Wood Group Kenny (WGK) announced that findings from the first and second phases of a Joint Industry Project (JIP) into understanding the effect of slug flow on pipelines and risers has led to significant enhancements in their software package, Flexcom, to deliver automated slug capabilities.
Subsea systems transporting liquids and gases together as multiphase flow can all be subject to slug loading and response. A common form of flow variation is slug flow, in which liquid flows intermittently along the pipes in a concentrated mass, called a slug. Slugs can cause different problems in different subsea systems and require careful consideration during design.
Problems that have been encountered as a result of not accurately considering slug loading at the design stage include temporary shutdowns, costly intervention work, retrospective installation of monitoring equipment and
modifications to operating conditions.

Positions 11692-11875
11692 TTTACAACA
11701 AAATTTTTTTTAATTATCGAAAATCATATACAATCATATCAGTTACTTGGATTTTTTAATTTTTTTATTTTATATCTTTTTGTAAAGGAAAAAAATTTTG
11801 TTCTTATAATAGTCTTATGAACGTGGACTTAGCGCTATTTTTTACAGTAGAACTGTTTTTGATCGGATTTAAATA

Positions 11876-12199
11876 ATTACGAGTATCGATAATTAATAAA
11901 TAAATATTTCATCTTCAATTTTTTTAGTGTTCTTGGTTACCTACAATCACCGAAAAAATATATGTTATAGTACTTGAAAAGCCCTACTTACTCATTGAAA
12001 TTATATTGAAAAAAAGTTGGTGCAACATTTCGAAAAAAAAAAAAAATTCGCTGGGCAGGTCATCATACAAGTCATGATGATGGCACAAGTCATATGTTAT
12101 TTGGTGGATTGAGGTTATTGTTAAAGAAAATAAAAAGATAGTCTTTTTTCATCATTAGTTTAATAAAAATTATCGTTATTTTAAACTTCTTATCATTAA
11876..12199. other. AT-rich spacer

Historically, at design stage the issue of slugging-induced loading has not been considered in a consistent manner and the overall objective of the Slug Loading and Response in Pipelines (SLARP) JIP is to develop and validate a consistent methodology for modelling global slug loading. Through continuous interaction with the SLARP JIP, WGK’s Flexcom team developed and implemented an enhanced slug flow model in the software, the first of its kind available commercially.
The Flexcom package now enables users to specify slug head and tail velocity, density and length as a function of time. A number of other enhancements not specifically SLARP related further increase its capabilities for slugging analysis.
Phase 3 of the SLARP JIP, which kicks off later this year, will target remaining uncertainties due to variables including pipeline diameter, viscosity and continuous slug flow. WGK are preparing to make further enhancements to the slugging capabilities of the Flexcom software as a result of the findings of this final phase.